PHILADELPHIA (WPVI) — Monkeypox cases are on the rise in the Delaware Valley and nationwide.
Larry Jackson III, 29, of North Philadelphia, said after multiple doctor visits he recently discovered he had monkey pox.
“It still hurts like some bumps hurt,” Jackson said.
He said it’s been a painful battle for days.
Jackson is now staying at home for three weeks in the hopes that the virus will run its course. But at first he said he wasn’t sure what was making him so sick.
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“Swollen lymph node, my throat was swollen, my body ached,” Jackson said.
According to the Philadelphia Department of Public Health, as of August 1, Philadelphia had 82 confirmed cases of monkeypox.
According to the CDC, there are 170 confirmed cases in Pennsylvania, 155 in New Jersey and five in Delaware.
A doctor told Action News that the number of cases is increasing both locally and nationwide.
“I think that’s why most healthcare providers are taking it seriously. We’re proactive in testing people now that the availability of testing has really increased significantly in the past few weeks,” said Eric Sachinwalla, medical director for infection prevention, Einstein Healthcare Network . .
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He said it is important to monitor the symptoms.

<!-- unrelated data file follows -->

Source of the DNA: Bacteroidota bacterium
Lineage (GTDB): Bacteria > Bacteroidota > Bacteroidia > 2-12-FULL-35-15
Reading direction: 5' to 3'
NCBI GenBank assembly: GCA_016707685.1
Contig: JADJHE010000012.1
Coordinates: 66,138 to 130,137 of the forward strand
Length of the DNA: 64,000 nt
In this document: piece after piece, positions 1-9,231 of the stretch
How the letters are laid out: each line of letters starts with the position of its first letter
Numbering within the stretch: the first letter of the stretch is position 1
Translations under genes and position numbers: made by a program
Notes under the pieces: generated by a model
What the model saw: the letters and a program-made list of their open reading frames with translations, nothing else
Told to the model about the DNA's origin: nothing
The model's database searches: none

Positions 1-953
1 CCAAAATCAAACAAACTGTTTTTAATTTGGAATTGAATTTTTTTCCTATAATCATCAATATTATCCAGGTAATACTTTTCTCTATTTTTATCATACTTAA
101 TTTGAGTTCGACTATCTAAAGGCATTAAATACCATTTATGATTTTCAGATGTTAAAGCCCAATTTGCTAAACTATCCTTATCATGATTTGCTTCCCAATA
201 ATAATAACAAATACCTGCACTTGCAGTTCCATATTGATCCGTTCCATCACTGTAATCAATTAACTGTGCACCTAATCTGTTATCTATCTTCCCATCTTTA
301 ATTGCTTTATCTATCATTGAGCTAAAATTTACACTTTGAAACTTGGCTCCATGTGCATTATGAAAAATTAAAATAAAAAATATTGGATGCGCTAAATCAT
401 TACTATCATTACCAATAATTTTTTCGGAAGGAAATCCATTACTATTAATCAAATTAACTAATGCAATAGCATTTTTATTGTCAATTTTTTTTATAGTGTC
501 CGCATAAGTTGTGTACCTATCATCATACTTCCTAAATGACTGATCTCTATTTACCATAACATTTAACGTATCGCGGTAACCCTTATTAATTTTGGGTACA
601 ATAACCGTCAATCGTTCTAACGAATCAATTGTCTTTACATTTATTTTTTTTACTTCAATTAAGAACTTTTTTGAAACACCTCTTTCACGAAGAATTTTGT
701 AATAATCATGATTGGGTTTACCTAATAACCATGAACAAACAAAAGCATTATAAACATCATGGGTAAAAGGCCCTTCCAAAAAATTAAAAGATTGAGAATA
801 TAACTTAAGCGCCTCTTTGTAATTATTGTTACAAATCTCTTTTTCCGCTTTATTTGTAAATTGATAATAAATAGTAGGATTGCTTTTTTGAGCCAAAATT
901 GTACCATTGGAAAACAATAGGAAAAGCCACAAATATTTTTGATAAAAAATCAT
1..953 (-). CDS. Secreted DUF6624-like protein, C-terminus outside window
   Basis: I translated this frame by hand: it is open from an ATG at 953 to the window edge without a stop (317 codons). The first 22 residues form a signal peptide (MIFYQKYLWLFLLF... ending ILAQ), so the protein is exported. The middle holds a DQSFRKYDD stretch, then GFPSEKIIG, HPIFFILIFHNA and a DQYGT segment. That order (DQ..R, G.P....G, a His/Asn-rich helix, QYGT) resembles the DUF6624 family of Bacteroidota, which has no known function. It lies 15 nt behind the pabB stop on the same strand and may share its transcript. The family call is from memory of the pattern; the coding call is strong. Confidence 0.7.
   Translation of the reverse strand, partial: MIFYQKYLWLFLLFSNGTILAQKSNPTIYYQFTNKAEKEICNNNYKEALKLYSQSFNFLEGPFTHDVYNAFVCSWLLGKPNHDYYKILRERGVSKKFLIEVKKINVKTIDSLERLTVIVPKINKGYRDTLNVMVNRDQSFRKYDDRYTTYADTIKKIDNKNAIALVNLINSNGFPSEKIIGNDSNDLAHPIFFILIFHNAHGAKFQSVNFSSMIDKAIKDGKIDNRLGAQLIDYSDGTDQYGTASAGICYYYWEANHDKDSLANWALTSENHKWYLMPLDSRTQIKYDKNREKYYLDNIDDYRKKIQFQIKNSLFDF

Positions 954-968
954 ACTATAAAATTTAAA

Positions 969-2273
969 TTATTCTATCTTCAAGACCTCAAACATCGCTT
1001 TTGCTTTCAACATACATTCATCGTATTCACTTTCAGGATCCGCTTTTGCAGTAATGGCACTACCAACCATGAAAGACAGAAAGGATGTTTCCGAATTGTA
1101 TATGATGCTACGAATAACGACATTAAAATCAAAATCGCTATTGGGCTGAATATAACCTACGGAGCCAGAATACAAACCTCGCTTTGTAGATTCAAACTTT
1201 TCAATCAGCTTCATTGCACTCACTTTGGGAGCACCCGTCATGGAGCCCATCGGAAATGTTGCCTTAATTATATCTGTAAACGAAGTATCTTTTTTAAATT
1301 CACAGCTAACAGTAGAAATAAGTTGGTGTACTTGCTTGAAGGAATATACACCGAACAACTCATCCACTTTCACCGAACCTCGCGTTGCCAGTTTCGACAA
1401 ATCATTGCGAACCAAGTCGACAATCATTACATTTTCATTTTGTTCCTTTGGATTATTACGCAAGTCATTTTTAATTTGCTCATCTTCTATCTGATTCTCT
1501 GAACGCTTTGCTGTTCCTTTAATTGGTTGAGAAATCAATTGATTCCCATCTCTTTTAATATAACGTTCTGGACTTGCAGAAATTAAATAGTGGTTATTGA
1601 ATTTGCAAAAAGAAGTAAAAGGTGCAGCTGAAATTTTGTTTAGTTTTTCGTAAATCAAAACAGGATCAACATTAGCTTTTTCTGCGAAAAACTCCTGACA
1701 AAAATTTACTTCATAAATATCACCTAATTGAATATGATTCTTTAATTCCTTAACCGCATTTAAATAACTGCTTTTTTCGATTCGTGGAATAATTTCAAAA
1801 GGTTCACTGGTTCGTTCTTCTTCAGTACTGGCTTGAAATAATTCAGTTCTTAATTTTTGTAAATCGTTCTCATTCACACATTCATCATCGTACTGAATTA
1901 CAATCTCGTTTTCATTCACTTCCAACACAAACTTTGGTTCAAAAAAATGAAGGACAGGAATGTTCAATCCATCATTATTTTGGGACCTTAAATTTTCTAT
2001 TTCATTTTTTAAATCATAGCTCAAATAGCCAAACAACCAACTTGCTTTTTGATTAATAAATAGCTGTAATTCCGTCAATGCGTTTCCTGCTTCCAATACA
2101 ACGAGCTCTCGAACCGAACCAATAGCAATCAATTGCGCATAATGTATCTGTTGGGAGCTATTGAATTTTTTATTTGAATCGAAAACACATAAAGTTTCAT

“Stay at home, talk to your healthcare provider, they can probably help you with the best way to get tested,” Sachinwalla said.
He added if you’ve been exposed but don’t have any symptoms: “You don’t need to go into quarantine, but contact the Department of Health, especially if you know the other person has monkey pox because you may be eligible for it. a vaccine.”
Eight more cases were confirmed in Bucks County on Wednesday.
Jeanne Franklin, the director of the Chester County Health Department, said they have enough vaccines for now.
“But we don’t know what this will look like, such as in terms of how fast it will spread and how many close contacts we will have,” Franklin said.
She said when the county can order more vaccines, they will.
“Right now the vaccine is prioritized for post-exposure, so those close contacts. We’d like to have enough vaccine to do pre-exposure, which we’re just not there,” Franklin said.
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